Recent judgements from France and England
In the video below I present two recent judgements regarding the proprietary status of bitcoins, one from France and one from England.
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This presentation is given in the context of the seminar ‘FinTech, Governance and Sustainability: Legal Obstacles and Regulatory Challenges‘, with discussion sessions scheduled on Wednesday 8 April 2020.
The full text of the judgements discussed in the presentation can be downloaded here:
The LawTech Delivery Panel’s ‘Legal statement on cryptoassets and smart contracts’, referred to in the presentation, can be downloaded here.
Online FinTech Conference 8 April 2020
The seminar “FinTech, Governance and Sustainability: Legal Obstacles and Regulatory Challenges” was postponed due to the COVID-19 outbreak. It will be held online.
The presentations will be pre-recorded and disseminated to participants.
A live discussion of these presentations will take place on Wednesday 8 April 13:30-15:45 Brussels time via Zoom. The programme can be found below.
Participation is free, but you are kindly asked to register by Sunday 5 April via https://www.law.kuleuven.be/apps/activiteiten/en/portaal/index/view_activiteit/5158. Continue reading “FinTech, Governance and Sustainability: Legal Obstacles and Regulatory Challenges”
LSE Professor tells incovenient truth about blockchain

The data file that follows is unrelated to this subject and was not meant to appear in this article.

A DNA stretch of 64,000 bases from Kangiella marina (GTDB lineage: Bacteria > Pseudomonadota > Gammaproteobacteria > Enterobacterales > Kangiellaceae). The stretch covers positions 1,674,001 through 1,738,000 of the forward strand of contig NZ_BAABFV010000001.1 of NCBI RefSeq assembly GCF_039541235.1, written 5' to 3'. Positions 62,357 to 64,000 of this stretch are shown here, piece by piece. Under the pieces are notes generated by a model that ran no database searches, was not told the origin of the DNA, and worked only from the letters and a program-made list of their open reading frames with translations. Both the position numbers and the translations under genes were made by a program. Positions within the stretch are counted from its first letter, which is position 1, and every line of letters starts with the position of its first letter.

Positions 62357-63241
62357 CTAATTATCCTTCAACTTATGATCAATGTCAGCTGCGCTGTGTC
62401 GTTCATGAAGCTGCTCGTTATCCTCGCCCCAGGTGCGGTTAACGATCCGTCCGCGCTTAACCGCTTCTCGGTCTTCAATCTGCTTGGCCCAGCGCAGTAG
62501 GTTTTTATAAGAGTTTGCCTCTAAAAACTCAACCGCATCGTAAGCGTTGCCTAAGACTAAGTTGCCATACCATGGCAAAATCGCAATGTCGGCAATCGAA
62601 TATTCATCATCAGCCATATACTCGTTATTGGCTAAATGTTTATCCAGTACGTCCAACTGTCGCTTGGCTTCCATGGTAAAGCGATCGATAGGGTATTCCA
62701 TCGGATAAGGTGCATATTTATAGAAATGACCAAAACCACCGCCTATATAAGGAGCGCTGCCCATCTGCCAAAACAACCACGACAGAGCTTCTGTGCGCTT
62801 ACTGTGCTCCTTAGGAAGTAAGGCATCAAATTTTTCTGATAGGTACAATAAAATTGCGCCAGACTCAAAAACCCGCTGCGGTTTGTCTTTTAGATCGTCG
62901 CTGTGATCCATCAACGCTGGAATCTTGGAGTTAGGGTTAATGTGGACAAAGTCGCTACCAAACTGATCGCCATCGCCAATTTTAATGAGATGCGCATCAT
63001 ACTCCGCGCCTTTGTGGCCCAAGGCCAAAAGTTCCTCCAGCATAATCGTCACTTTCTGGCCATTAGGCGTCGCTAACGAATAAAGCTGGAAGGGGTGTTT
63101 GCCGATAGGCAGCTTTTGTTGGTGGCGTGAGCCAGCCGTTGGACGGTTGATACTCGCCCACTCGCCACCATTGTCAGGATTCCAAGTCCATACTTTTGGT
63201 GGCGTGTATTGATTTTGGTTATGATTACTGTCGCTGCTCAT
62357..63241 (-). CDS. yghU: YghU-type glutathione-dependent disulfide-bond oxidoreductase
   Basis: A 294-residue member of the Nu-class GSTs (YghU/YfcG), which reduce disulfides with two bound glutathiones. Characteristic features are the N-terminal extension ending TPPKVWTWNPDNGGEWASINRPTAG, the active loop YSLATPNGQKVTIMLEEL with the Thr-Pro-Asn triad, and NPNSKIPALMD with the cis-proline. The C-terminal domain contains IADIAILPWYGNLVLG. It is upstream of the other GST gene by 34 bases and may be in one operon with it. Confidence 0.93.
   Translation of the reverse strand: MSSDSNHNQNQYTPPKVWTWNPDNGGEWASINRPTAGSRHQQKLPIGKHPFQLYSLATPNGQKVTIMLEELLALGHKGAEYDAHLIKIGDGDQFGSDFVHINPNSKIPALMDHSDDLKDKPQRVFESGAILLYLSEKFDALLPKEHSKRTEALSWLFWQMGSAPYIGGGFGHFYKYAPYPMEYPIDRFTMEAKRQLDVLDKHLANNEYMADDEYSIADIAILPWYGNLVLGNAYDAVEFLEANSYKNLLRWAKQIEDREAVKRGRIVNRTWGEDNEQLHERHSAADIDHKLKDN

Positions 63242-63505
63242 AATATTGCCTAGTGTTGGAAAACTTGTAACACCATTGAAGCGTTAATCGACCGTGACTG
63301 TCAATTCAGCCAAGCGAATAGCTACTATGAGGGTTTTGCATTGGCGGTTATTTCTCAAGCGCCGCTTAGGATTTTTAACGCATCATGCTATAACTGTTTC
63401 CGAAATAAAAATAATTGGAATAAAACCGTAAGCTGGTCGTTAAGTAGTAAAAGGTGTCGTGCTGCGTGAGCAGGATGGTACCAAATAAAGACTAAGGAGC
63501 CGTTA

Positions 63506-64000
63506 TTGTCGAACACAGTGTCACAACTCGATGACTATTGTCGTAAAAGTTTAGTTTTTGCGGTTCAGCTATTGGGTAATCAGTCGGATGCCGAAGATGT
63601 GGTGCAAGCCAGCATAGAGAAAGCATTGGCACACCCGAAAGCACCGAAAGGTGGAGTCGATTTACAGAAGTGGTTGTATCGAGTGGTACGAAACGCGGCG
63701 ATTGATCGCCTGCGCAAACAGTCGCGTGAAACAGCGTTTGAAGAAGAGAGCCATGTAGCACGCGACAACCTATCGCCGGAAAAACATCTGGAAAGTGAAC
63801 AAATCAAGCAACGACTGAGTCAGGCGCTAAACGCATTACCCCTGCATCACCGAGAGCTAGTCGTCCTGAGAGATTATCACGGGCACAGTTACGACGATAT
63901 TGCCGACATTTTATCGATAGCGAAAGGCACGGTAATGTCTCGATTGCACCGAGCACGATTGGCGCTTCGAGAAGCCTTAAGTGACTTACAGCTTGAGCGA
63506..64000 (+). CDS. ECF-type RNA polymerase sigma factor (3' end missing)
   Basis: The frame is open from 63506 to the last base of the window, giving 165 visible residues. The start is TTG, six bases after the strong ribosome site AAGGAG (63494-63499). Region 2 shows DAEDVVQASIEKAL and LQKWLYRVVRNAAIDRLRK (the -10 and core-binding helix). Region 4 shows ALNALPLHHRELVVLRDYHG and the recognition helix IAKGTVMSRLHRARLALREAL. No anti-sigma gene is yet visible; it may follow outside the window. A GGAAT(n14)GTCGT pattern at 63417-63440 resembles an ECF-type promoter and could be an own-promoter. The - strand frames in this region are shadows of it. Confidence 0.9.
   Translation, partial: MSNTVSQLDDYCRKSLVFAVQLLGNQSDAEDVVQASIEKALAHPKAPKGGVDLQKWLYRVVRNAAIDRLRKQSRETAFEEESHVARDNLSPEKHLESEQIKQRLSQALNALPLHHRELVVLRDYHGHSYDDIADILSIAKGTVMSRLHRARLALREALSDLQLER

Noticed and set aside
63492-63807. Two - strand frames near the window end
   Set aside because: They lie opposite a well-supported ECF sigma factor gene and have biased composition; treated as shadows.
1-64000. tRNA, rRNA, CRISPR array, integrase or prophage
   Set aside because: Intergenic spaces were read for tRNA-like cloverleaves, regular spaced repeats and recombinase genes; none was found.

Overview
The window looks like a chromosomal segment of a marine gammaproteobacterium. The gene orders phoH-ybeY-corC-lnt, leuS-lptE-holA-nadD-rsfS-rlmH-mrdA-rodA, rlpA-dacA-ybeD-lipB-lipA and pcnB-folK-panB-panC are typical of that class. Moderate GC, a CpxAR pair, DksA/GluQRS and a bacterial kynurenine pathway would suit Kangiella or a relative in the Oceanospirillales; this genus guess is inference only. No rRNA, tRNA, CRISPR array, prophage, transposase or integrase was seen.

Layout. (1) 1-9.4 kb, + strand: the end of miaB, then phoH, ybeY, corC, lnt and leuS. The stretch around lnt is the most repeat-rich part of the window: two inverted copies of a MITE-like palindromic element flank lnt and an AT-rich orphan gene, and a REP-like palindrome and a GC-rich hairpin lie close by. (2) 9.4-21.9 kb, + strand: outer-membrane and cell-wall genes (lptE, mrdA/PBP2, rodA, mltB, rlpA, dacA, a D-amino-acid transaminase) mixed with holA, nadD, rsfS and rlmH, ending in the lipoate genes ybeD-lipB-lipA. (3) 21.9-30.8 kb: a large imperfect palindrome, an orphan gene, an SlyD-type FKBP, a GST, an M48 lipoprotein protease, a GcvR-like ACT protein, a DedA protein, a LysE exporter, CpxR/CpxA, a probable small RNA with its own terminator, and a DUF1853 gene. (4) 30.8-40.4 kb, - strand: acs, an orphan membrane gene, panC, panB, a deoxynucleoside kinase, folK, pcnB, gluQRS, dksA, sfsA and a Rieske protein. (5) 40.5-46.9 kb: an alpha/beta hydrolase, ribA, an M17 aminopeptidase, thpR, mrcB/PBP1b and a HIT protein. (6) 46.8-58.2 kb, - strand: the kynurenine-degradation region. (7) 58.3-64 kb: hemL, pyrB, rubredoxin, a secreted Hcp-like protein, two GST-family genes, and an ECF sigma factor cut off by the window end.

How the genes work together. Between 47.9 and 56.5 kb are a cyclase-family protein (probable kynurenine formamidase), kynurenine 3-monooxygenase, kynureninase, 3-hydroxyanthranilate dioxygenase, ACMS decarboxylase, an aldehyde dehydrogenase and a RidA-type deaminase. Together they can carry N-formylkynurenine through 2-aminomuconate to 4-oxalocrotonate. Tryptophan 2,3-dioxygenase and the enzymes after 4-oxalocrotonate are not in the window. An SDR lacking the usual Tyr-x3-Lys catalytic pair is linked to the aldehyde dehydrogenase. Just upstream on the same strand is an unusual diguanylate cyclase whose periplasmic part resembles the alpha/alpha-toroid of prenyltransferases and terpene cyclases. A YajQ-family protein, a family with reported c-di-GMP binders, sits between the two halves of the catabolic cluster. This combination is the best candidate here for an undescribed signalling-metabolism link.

A paper entitled ‘Cloud Crypto Land’ was posted today on SSRN by LSE’s Edmund-Philipp Schuster.
Professor Schuster argues that features present in all major legal systems mean that real-world assets (such as company shares or real estate) cannot be traded on blockchain-based systems, unless design choices are made which necessarily remove all advantages the technology offers over existing solutions.
Read the paper here.
Crypto-assets do not represent financial claims or proprietary rights, ECB says
Last month, the ECB Crypto-Assets Task Force released a paper entitled “Crypto-Assets: Implications for financial stability, monetary policy and payments and market infrastructures.” One of the goals of the paper is to put forward a common definition of the term ‘crypto-assets’ that can serve as a basis for the consistent analysis of this phenomenon.
A ‘crypto-asset’ is defined in the paper as denoting “any asset recorded in digital form that is not and does not represent either a financial claim on, or a financial liability of, any natural or legal person, and which does not embody a proprietary right against an entity.”
“The distinctive feature of crypto-assets,” the task force continues, “from which they derive their specific risk profile, is the lack of an underlying claim/liability. Units of a crypto-asset may be used as a means of exchange and are de-facto considered by their users as assets, in the sense of ‘something of value’, although they do not correspond to the liability of, and claim on, any party. As a consequence, crypto-assets are fundamentally different from various forms of financial claims and/or their digital representation using the technology and possibly the infrastructure that underpin crypto-assets.”
Crypto-assets fall outside the scope of PSD2, EMD2 and MiFID II
Building on its analysis and definition of crypto-assets, the task force notes the following:
- Crypto-assets are not electronic money within the meaning of EMD2.
- Nor are crypto-assets scriptural money in the form of commercial bank money or central bank money.
- Therefore, crypto-assets do not fall within the scope of PSD2.
- Furthermore, crypto-assets in itself are not ‘financial instruments’ within the meaning of MiFID II.